The Unitarian Church and Obama's Religious Upbringing
With the media carefully pretending not to notice, Barack Obama's choice to hold a memorial service December 23 for his late grandmother Madelyn "Toot" Dunham at Honolulu's First Unitarian Church underlines one part of the story of Barack Obama's leftist religious upbringing.
"The bumper stickers on cars outside the church gave an insight into its members' beliefs: ‘No War.' ‘If you want peace, work for justice.' ‘An eye for an eye makes the whole world blind.'"Activism for peace and human rights causes has characterized the congregation of the First Unitarian Church of Honolulu since it was organized 50 years ago. Members were instrumental in founding the League of Women Voters and activating a local branch of the American Civil Liberties Union. It offered sanctuary to servicemen who went AWOL to avoid being sent to Vietnam. It helped launch the Save Our Constitution effort to fight the constitutional amendment on same-sex marriages. And just recently, the church sponsored a Death with Dignity poll that collected a 72 percent response in favor of end-of-life legislation...."‘Unitarians walk their talk,' said Rosemary Mattson, 85, of Carmel, Calif., one of the charter members. She and Ruth Iams, 90, of Kaneohe, reminisced about the beginnings of the ‘Unitarian fellowship of Honolulu' at a Wednesday tea in the church, which occupies a rambling 1910 mansion built by Richard Cooke...."‘What Unitarian Universalists have in common is an attitude toward life, an openness and interest in activities that relate to helping people. You can spot them.'
"After leaving Hawaii to work at the Unitarian seminary in Berkeley, Calif., Mattson and her husband were active in the international peace movement. She escorted more than 25 tours of Americans to the former Soviet Union for people-to-people experience. Still an activist, she took part in the Jan. 17 ‘No War on Iraq' demonstration in San Francisco.
"A memory that Jim Myers shared at the Wednesday reunion was the brush with history when the church offered ‘sanctuary' to infamous atheist Madalyn Murray O'Hair, her mother and son. It was 1966, and ‘she was the most hated woman in the United States,' he said. O'Hair was vilified by religious groups after the U.S. Supreme Court upheld her challenge against prayer in public schools. ‘We put her upstairs for a while,' Myers said. ‘There wasn't really an uproar in Hawaii, probably because of the tolerant situation here.'"Later in the 1960s, ‘we gave sanctuary to Vietnam deserters...."
"I was not raised in a particularly religious household, as undoubtedly many in the audience were. My father, who returned to Kenya when I was just two, was born Muslim but as an adult became an atheist. My mother, whose parents were non-practicing Baptists and Methodists, was probably one of the most spiritual people and kindest people I've ever known, but grew up with a healthy skepticism of organized religion herself. As a consequence, so did I."
"In his only skirmish into organized religion, he would enroll the family in the local Unitarian Universalist congregation...."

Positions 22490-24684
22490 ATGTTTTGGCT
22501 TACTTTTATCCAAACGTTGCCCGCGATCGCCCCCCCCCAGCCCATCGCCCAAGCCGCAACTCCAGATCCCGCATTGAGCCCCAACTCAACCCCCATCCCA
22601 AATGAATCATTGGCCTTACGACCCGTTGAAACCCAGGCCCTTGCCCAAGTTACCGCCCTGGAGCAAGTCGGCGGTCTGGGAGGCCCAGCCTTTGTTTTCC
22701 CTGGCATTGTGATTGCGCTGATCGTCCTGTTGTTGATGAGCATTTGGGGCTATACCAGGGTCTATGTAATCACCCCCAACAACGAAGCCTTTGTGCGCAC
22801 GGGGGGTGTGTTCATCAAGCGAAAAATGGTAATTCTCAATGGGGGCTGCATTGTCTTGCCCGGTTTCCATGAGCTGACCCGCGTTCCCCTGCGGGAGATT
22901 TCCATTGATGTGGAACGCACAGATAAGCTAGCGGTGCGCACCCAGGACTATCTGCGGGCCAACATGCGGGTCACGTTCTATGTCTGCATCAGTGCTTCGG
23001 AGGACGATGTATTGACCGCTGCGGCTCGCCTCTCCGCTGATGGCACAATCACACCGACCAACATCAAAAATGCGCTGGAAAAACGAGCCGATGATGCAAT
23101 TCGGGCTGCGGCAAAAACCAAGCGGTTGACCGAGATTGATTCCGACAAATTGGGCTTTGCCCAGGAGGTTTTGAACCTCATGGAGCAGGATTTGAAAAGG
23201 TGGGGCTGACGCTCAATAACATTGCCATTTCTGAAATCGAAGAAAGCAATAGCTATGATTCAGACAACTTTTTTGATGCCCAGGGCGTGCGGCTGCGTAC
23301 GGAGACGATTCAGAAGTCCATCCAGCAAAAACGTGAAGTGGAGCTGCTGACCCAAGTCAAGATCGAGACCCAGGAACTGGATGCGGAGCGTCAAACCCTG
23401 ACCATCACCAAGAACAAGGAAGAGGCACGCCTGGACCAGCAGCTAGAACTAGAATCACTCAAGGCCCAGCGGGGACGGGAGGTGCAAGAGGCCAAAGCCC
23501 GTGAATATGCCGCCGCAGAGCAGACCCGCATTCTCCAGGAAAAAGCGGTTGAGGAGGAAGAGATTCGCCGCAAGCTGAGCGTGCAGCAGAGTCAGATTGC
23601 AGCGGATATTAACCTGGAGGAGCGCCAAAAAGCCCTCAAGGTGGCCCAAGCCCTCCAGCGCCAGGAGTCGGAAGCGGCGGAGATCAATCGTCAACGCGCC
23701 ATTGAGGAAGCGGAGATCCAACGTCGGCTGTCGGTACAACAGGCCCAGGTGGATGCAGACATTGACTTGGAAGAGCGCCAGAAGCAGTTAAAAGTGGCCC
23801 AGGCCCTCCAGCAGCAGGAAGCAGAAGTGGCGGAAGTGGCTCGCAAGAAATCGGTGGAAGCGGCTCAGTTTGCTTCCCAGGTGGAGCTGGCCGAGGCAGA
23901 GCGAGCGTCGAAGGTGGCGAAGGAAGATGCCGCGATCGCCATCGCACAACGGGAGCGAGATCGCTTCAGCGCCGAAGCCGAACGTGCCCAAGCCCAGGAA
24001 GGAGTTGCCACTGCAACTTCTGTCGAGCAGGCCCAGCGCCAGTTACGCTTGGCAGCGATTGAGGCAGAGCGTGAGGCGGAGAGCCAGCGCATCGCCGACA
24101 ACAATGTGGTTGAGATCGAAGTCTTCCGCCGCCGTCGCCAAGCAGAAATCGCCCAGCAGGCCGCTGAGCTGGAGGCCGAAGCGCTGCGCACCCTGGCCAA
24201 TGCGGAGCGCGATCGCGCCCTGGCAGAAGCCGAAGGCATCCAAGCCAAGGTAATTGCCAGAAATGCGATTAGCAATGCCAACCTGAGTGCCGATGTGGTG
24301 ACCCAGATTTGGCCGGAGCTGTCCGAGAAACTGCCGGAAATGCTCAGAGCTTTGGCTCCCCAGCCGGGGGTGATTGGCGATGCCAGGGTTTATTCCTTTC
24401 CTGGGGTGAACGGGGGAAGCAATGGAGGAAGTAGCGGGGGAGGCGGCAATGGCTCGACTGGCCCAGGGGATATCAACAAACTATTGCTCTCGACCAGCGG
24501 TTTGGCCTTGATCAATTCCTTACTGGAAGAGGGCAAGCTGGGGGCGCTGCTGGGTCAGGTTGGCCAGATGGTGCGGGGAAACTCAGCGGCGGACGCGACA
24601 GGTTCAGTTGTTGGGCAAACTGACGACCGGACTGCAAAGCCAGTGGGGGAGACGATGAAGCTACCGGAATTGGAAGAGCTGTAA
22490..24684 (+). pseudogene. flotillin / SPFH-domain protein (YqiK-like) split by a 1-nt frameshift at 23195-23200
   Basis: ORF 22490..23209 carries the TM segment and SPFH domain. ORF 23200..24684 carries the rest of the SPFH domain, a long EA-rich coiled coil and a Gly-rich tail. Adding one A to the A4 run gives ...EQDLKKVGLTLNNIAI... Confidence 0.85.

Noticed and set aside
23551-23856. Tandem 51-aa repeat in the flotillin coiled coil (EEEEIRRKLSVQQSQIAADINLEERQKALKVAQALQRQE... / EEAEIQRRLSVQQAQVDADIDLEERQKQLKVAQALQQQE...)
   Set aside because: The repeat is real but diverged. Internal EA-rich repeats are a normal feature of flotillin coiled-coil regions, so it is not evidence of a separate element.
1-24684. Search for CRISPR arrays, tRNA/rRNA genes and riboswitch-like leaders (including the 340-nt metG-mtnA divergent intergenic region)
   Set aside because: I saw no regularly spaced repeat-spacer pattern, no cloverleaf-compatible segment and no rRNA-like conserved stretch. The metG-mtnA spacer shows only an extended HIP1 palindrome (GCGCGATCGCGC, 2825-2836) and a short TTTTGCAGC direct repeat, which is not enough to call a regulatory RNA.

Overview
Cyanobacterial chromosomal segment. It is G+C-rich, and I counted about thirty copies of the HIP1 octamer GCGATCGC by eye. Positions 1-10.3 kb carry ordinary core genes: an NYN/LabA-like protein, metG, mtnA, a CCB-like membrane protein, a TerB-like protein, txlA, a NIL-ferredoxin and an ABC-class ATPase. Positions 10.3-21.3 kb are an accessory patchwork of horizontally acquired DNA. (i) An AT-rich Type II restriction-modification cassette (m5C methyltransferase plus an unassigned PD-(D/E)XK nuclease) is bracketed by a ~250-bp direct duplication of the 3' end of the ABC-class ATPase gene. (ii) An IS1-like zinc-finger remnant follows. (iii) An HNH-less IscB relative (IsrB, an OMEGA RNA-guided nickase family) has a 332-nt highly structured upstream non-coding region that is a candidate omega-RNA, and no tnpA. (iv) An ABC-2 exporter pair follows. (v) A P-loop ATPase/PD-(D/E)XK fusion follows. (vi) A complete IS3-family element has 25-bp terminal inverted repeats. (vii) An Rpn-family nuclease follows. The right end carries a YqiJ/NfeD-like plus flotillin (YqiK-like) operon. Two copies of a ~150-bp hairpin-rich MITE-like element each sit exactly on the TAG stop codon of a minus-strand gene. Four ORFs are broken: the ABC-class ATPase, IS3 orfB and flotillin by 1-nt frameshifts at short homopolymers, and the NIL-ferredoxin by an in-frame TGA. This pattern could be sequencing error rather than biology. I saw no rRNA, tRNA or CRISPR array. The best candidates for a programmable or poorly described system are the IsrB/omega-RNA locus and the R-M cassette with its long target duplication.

"In 1955, the chairman of the Mercer Island school board, John Stenhouse, testified before the House Un-American Activities Subcommittee that he had been a member of the Communist Party."
One respite (from Americans Stanley Ann Dunham looked down on) was found in a wing of Mercer Island High called "anarchy alley." Jim Wichterman taught a wide-open philosophy course that included Karl Marx. Next door, Val Foubert taught a rigorous dose of literature, including Margaret Mead's writings on homosexuality.Those classes prompted what Wichterman, now 80 and retired in Ellensburg, called "mothers' marches" of parents outraged at the curriculum.Dunham thrived in the environment, Wichterman said."As much as a high-school student can, she'd question anything: What's so good about democracy? What's so good about capitalism? What's wrong with communism? What's good about communism?" Wichterman said. "She had what I call an inquiring mind."She also showed her politics, wearing a campaign button for Adlai Stevenson. And despite flirting with atheism, she went to services at East Shore Unitarian church, a left-leaning congregation in Bellevue.
"Obama did not speak to reporters at the small home that had been converted into the First Unitarian Church in Nuuanu. Aides said Obama's half sister, Maya Soetoro-Ng, and her husband, Konrad Ng, also were present...."
"I wouldn't have called her an atheist. She was an agnostic. She basically gave us all the good books -- the Bible, the Hindu Upanishads and the Buddhist scripture, the Tao Te Ching -- and wanted us to recognize that everyone has something beautiful to contribute."
"I should have mentioned the Koran. Mom didn't really emphasize the Koran but we did read little parts of it. We did listen to morning prayers in Indonesia....I don't want to deny Islam. I think it's obviously very important that we have an understanding of Islam, a better understanding. At the same time it has been erroneously attached to my brother. The man has been a Christian for 20 years."
"I'm confident we'll be able to find a church that we're comfortable with. We probably won't make any firm decision on this until January, when we know what our lives are going to be like. My faith is not contingent on the particular church that I belong to...."